Indiana State Police (ISP) hope a new map backed by predictive analytics launched earlier this year will help the public make informed driving choices this winter.
The Daily Crash Prediction Map was developed by ISP and the Management Performance Hub (MPH), a state office tasked with improving government operations via enterprise-wide data sharing and transparency efforts. The map uses historical crash data to rate crash risk block by block.
Ashley Schenck from MPH explained that they “used averaged daily traffic volumes from the Indiana Department of Transportation, historical weather trends, census data,” to build the map.
“We looked at trends over certain days, weeks, and major holidays and put all that data into an algorithm,” Schenck said.
The map uses color coding to indicate the probability of crashes in 1 sq. km. areas. Blue shading indicates low probability, yellow suggests a moderate chance of a wreck and red displays the highest probability. Predictive data is displayed according to a three-hour time window, but users also have the option of choosing alternate time periods in the same day so they can plan their trip.
“This is a kick-ass tool!” exclaimed Maj. Michael White of the ISP in an interview with StateScoop.
White said he first had the idea for the prediction map after hearing about a similar tool created by the Tennessee Highway Patrol. He said he was encouraged to see the project had reduced response times for first responders in Tennessee.
“Tennessee had a great idea, but no offense, I thought we could do it better,” White said.
Indiana’s map also includes the location of past crashes, represented by red and gray dots. Red dots represent fatal crashes or crashes where EMS responded, and gray dots represent traffic accidents that resulted in property damage. The primary factor that led to each accident, such as failure to yield or distracted driving, is also included.
The thing that sets Indiana’s map apart is that anyone can use it, not just law enforcement, White said. Just as everyone has access to weather forecasting, so too can they be prepared for and plan around potentially hazardous traffic conditions.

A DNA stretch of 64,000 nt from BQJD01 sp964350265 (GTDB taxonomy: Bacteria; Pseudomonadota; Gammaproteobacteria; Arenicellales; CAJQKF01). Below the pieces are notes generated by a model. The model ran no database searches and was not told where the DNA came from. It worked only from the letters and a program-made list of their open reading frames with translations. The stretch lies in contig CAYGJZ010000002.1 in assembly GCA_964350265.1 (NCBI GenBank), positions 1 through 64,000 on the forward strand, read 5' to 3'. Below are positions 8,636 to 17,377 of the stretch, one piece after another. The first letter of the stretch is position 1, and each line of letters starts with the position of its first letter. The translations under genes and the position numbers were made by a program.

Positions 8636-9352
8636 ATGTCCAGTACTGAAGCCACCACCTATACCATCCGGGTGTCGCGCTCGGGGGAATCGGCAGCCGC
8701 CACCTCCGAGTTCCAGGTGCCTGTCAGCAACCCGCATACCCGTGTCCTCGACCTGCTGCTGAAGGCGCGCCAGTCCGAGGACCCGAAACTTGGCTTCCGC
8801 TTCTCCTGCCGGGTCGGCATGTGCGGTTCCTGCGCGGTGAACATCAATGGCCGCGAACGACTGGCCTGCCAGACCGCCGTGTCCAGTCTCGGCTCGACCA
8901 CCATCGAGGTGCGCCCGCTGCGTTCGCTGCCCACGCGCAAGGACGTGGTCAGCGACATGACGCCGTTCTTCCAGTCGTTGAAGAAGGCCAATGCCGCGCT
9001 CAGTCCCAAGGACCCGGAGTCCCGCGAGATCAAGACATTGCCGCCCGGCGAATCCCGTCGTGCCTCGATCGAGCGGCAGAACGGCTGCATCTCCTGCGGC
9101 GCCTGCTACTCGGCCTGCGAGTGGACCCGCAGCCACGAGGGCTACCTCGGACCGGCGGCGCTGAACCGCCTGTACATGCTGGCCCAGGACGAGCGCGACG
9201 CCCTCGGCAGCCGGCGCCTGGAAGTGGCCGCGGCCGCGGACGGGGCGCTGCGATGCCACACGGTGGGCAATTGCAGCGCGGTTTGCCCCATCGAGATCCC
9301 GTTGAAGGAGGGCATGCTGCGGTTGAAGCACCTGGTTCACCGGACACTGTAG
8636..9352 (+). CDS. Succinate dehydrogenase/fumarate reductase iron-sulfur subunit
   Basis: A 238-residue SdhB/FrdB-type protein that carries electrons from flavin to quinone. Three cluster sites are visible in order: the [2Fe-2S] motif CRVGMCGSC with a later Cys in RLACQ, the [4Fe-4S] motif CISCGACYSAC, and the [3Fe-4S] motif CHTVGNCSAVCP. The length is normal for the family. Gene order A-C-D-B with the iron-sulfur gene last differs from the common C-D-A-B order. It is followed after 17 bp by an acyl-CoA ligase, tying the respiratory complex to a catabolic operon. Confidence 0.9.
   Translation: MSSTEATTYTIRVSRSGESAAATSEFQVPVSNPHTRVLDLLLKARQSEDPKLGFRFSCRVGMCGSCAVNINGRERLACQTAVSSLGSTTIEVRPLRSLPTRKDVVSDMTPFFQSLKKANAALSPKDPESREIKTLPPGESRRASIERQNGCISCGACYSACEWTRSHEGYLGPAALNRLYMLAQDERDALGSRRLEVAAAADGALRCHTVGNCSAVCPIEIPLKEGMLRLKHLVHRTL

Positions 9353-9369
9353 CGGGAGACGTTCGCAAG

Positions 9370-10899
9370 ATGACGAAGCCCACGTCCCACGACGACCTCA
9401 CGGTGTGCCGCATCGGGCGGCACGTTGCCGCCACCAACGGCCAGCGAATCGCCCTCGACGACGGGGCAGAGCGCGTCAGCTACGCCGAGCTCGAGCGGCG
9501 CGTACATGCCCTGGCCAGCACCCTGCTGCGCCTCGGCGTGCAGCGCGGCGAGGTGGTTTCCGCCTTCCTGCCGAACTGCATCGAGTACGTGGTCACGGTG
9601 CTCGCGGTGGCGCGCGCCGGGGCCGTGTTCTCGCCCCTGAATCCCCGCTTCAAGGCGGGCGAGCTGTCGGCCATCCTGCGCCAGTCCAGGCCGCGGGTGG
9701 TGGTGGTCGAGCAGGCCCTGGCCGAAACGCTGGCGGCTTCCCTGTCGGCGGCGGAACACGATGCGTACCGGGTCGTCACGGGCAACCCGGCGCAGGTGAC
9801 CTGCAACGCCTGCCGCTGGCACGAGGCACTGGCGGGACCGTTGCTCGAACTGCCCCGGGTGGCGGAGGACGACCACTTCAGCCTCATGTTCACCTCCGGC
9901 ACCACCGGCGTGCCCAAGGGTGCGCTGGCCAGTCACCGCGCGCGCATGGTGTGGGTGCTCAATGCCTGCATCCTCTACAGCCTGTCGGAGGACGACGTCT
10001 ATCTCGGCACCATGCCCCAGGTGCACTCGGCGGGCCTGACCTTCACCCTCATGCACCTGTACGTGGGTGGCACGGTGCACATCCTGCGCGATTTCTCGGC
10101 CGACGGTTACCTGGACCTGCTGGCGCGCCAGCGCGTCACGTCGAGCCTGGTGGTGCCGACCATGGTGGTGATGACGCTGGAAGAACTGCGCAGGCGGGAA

The map will also aid in what ISP calls “proactive policing approaches” intended to reduce crash and fatalities. Law enforcement will consult the map to strategically dispatch officers in areas with increased probabilities of a crash. In Tennessee, predictive mapping decreased average response time for first responders.
The map arrives in a period when collisions are on the rise in Indiana, according to a video produced by ISP. From 2014 to 2015, the number of fatal collisions increased by 7.5 percent in the state. The Office of Management and Budget (OMB) predicted that a one percent reduction all crashes in the state could generate $35 million in annual savings.
“If this brings attention and it saves one life, it will be worth every penny,” White said. “Hopefully, this will be educational enough and will have people saying, ‘Hey I need to pay attention to this forecasting.’”
ISP Sgt. Rob Simpson agreed, saying, “We’re trying to take a privatized approach to reducing fatalities.”
ISP Capt. Larry Jenkins also agreed and called the project a “chance to make people more aware.”
In the future, White said they want to use the same technology to predict where areas of likely criminal activity are. He said they’re waiting for agencies to jump on board with the idea.
“By 2019 we’re going to be collecting 100 percent of crime data in the state,” White said. “There are patterns and the more data and features you include, the more accurate data you have.”
Editor’s Note: This article was updated on Nov. 18, 2016 to reflect the correct spelling of Ashley Schenck and to add attribution for OMB and ISP.